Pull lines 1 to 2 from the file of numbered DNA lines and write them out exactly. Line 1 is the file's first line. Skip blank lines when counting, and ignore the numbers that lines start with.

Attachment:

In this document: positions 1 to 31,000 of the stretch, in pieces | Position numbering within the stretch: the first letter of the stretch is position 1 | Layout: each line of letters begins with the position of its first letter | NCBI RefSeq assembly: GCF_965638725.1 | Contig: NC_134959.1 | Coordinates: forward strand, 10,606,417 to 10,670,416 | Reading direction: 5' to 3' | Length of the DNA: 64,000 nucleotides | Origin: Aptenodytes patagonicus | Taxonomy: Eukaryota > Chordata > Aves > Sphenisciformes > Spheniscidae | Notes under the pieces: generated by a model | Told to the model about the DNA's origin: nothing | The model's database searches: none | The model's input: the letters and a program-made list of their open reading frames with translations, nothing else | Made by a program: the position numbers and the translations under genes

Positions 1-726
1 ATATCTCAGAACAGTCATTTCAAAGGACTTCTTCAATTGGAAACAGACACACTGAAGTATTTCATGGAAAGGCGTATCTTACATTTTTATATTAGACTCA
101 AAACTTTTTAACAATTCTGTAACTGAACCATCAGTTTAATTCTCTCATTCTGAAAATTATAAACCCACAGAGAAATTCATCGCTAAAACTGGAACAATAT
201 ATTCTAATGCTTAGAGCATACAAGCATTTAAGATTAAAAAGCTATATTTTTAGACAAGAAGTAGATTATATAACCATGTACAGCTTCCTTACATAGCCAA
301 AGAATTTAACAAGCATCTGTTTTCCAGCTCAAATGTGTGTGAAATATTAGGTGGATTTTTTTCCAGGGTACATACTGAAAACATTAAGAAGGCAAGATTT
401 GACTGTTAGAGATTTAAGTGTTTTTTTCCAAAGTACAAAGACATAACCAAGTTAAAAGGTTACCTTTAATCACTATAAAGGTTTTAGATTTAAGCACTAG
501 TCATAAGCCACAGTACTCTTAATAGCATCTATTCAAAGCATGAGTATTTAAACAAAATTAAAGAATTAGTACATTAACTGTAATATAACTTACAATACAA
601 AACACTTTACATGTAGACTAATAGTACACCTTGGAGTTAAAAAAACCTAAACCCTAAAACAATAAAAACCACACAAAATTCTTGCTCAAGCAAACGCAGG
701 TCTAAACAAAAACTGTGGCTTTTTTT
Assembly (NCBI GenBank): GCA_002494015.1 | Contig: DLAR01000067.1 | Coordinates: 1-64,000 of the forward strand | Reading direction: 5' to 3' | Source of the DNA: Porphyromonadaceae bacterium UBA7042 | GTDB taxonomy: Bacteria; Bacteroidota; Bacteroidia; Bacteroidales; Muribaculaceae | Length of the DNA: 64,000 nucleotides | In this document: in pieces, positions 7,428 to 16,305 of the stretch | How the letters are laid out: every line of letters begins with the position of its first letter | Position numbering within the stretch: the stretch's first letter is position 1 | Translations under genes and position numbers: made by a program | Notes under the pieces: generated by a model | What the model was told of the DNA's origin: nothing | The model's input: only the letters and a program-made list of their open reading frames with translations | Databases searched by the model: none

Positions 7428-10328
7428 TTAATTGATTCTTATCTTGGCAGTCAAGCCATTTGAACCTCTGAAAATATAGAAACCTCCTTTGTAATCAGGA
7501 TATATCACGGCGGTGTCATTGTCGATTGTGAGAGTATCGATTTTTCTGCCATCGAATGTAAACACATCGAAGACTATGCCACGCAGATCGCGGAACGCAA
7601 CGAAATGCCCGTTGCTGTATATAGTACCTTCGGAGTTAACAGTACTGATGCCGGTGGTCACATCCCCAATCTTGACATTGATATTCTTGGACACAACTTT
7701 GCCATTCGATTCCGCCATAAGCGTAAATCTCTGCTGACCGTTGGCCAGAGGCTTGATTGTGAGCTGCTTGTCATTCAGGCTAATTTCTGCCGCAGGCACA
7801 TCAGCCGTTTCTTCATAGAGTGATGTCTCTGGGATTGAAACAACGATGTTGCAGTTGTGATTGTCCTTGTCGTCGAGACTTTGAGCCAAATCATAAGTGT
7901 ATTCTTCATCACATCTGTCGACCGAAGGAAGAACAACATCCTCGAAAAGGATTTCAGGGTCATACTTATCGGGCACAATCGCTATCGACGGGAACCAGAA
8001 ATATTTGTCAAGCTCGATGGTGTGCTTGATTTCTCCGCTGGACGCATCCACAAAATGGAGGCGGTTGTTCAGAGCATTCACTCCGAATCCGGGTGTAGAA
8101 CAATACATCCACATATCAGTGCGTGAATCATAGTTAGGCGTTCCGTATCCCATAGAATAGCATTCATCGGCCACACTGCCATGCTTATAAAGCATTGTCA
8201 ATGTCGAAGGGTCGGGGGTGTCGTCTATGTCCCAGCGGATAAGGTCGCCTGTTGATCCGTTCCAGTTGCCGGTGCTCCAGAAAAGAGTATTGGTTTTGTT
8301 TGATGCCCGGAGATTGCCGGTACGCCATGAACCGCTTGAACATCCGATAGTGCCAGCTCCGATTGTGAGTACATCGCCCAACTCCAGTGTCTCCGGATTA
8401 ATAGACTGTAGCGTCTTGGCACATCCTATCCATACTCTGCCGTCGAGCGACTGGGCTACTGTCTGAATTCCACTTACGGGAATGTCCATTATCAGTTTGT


In this document: positions 1 to 31,000 of the stretch, in pieces | Position numbering within the stretch: the first letter of the stretch is position 1 | Layout: each line of letters begins with the position of its first letter | NCBI RefSeq assembly: GCF_965638725.1 | Contig: NC_134959.1 | Coordinates: forward strand, 10,606,417 to 10,670,416 | Reading direction: 5' to 3' | Length of the DNA: 64,000 nucleotides | Origin: Aptenodytes patagonicus | Taxonomy: Eukaryota > Chordata > Aves > Sphenisciformes > Spheniscidae | Notes under the pieces: generated by a model | Told to the model about the DNA's origin: nothing | The model's database searches: none | The model's input: the letters and a program-made list of their open reading frames with translations, nothing else | Made by a program: the position numbers and the translations under genes

Positions 1-726